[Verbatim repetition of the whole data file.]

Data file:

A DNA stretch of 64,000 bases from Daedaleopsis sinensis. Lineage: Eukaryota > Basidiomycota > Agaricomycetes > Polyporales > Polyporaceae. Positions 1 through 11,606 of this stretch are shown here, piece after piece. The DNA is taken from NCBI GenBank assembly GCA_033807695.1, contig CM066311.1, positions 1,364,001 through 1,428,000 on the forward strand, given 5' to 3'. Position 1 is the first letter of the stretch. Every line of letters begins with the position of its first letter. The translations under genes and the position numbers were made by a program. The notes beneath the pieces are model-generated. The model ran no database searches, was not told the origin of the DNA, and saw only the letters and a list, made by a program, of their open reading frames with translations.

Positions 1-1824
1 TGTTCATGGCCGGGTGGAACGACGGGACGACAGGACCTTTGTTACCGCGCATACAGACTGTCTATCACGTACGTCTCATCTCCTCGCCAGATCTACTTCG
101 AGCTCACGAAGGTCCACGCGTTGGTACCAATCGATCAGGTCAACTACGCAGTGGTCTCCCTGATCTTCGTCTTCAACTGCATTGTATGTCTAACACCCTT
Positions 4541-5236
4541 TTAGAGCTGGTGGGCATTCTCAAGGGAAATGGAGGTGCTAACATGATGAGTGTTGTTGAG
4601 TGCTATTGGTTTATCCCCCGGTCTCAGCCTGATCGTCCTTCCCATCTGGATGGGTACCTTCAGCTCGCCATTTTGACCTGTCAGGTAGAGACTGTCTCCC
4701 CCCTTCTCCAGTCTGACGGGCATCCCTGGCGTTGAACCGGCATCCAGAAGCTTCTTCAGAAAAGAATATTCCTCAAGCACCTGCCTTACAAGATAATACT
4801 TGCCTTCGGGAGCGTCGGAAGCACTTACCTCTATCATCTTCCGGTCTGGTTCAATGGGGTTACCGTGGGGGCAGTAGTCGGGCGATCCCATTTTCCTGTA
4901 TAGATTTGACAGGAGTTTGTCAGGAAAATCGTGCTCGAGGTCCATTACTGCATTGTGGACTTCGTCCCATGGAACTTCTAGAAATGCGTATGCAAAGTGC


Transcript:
A DNA stretch of 64,000 bases from Daedaleopsis sinensis. Lineage: Eukaryota > Basidiomycota > Agaricomycetes > Polyporales > Polyporaceae. Positions 1 through 11,606 of this stretch are shown here, piece after piece. The DNA is taken from NCBI GenBank assembly GCA_033807695.1, contig CM066311.1, positions 1,364,001 through 1,428,000 on the forward strand, given 5' to 3'. Position 1 is the first letter of the stretch. Every line of letters begins with the position of its first letter. The translations under genes and the position numbers were made by a program. The notes beneath the pieces are model-generated. The model ran no database searches, was not told the origin of the DNA, and saw only the letters and a list, made by a program, of their open reading frames with translations.

Positions 1-1824
1 TGTTCATGGCCGGGTGGAACGACGGGACGACAGGACCTTTGTTACCGCGCATACAGACTGTCTATCACGTACGTCTCATCTCCTCGCCAGATCTACTTCG
101 AGCTCACGAAGGTCCACGCGTTGGTACCAATCGATCAGGTCAACTACGCAGTGGTCTCCCTGATCTTCGTCTTCAACTGCATTGTATGTCTAACACCCTT
Positions 4541-5236
4541 TTAGAGCTGGTGGGCATTCTCAAGGGAAATGGAGGTGCTAACATGATGAGTGTTGTTGAG
4601 TGCTATTGGTTTATCCCCCGGTCTCAGCCTGATCGTCCTTCCCATCTGGATGGGTACCTTCAGCTCGCCATTTTGACCTGTCAGGTAGAGACTGTCTCCC
4701 CCCTTCTCCAGTCTGACGGGCATCCCTGGCGTTGAACCGGCATCCAGAAGCTTCTTCAGAAAAGAATATTCCTCAAGCACCTGCCTTACAAGATAATACT
4801 TGCCTTCGGGAGCGTCGGAAGCACTTACCTCTATCATCTTCCGGTCTGGTTCAATGGGGTTACCGTGGGGGCAGTAGTCGGGCGATCCCATTTTCCTGTA
4901 TAGATTTGACAGGAGTTTGTCAGGAAAATCGTGCTCGAGGTCCATTACTGCATTGTGGACTTCGTCCCATGGAACTTCTAGAAATGCGTATGCAAAGTGC